It should not be overlooked, however, that opposition is 
no proof that a man is a prophet. A man may be highly 
unpopular and a general nuisance, and not be a prophet 
on that account. One does not become a prophet simply 
by arousing the antagonism of his neighbors. 'The martyr 
pose is not always evidence of the martyr spirit. To be a 
prophet he must make a positive contribution to the spirit- 
ual life of the people, must lack any impulse to self-seeking, 
and must be far removed from petty politics. There is a 
largeness of word and purpose about all the true prophets 
which lifts them above the levels of life and thought upon 
which most of us live, move, and have our being. 


As Elijah had confronted Ahab in Samaria a hundred 
years before this time, as Paul was to confront Peter at 
Antioch eight hundred years later, so Amos the prophet 
confronts Amaziah the priest at Bethel. Two types of 
religion, represented in two typical personalities, here 
stand face to face. 

Amos stands for God’s immediate access to the human 
soul. He represents no institution, whether religious or 
national. He regards neither king nor priest, palace nor > 
temple. He barely alludes to the past, and then only to a 
past so far distant that it serves to contradict all that an 
Amaziah would regard as firmly established. He cares 
nothing for orderly methods nor for courtly ceremonies. 
He stands for one thing, and one thing only: that is the 
living voice of the living God in the living present. He 
embodies that picture of the prophet sketched later in such 
bold strokes by Jeremiah: 

“He that hath my word, 

Let him speak my word faithfully. 

Is not my word like a fire, 

And like a hammer that shatters the rock?” 
(Jer. 28, 28, 29). 


The word “prophet” is subject to some misunderstand-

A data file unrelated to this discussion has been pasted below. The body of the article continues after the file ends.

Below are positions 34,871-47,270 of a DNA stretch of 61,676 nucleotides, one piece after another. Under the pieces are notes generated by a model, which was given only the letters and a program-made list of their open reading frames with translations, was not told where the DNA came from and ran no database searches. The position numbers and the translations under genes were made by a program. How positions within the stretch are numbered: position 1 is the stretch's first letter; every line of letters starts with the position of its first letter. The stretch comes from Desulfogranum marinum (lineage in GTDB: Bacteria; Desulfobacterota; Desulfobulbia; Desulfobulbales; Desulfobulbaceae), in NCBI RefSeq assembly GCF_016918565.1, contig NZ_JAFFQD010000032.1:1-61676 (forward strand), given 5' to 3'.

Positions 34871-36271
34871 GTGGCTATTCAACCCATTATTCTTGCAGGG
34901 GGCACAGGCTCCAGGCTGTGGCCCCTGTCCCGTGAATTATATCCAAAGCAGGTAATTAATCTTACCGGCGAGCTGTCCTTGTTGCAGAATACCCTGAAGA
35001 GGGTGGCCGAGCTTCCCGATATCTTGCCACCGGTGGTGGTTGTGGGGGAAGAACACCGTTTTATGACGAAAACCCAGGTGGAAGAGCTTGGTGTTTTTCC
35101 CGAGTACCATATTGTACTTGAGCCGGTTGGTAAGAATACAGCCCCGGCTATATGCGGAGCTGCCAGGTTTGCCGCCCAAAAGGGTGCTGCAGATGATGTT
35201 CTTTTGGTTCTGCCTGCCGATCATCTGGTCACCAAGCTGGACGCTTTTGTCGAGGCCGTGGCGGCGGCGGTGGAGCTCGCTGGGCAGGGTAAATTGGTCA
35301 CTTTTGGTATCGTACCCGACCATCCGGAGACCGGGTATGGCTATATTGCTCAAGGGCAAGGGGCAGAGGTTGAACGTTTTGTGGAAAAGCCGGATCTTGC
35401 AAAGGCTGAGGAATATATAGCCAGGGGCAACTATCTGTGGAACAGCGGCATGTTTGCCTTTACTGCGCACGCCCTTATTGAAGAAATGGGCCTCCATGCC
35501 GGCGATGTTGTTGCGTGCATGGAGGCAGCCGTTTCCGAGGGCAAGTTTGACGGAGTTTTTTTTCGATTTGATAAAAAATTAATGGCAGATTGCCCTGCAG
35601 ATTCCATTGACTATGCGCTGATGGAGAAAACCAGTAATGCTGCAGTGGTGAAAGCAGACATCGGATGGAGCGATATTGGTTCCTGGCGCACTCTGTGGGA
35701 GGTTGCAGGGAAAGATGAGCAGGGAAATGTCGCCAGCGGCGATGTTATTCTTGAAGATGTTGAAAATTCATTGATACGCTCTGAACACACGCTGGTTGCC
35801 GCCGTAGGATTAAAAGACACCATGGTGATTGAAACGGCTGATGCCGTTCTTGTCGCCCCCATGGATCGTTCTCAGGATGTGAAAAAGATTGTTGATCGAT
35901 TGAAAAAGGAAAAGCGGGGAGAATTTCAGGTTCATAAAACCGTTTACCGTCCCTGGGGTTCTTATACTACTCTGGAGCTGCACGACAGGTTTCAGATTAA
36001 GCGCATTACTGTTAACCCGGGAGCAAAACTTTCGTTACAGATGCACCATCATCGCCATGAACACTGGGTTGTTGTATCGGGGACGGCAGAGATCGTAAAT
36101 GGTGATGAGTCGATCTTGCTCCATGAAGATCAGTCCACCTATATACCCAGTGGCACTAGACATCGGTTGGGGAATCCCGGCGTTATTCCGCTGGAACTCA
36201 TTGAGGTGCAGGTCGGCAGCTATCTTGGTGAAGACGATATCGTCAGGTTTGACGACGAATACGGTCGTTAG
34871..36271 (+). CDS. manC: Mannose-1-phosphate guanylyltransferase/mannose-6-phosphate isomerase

ing in this passage. We have formed our idea of prophets 
on monumental characters such as Amos, Isaiah, and Jere- 
miah without realizing that these men were quite excep- 
tional. Aside from the fact that they sought the will of 
God without reference to priest or sacrifice they had little 
in common with the better-known and more numerous 

“sons of the prophets,” who represented the more profes- 
sional side of prophecy. These latter seem to have been 
quite as conventional and quite as professional in their own 
way as the priests were in theirs. The great prophets were 
of a different order. 

Amos uses the word in this double sense in verses 14, 15. 
He first denies being a (professional) prophet or a member 
of the prophetic guild (sons of the prophets) and then 
proceeds immediately to say that the Lord had told him to 
prophesy. Amos’ own idea of prophets and prophecy ap- 
pears in words which may have been uttered on an oc- 
casion similar to this one: 

“Surely the Lord Jehovah will do nothing, 
But he revealeth his secret 
Unto his servants the prophets. 
The lion hath roared: who will not fear? 
The Lord Jehovah hath spoken: who can but prophesy?” 
(Amos 3. 7, 8). 

One cannot help feeling that these words are a quick and 
stinging rebuke to some who had been telling Amos that 
he was not areal prophet, and that he did not have “the 
word of the Lord.” They supply another indication that 
prophets of the ‘Amos type were neither familiar nor popu- 
lar. It is as much of a mistake to suppose that all the 
men called prophets. by the Hebrews were like Amos or 
Isaiah as to suppose that all preachers in our own day are 
like Henry Ward Beecher or Phillips Brooks. 


Amaziah forms a contrast to Amos in almost every 
respect. He stands for the religion handed down from 
the fathers, for the institutions that had grown out of and 



around that religion, for precedent and propriety. He 
also stands for patriotism and is a champion of the king 
as well as of the temple. He thinks it outrageous that 
Amos should threaten the nation with captivity and dis- 
aster. Such language, according to Amaziah, is treason- 
able and seditious. He thinks Amos should be deported.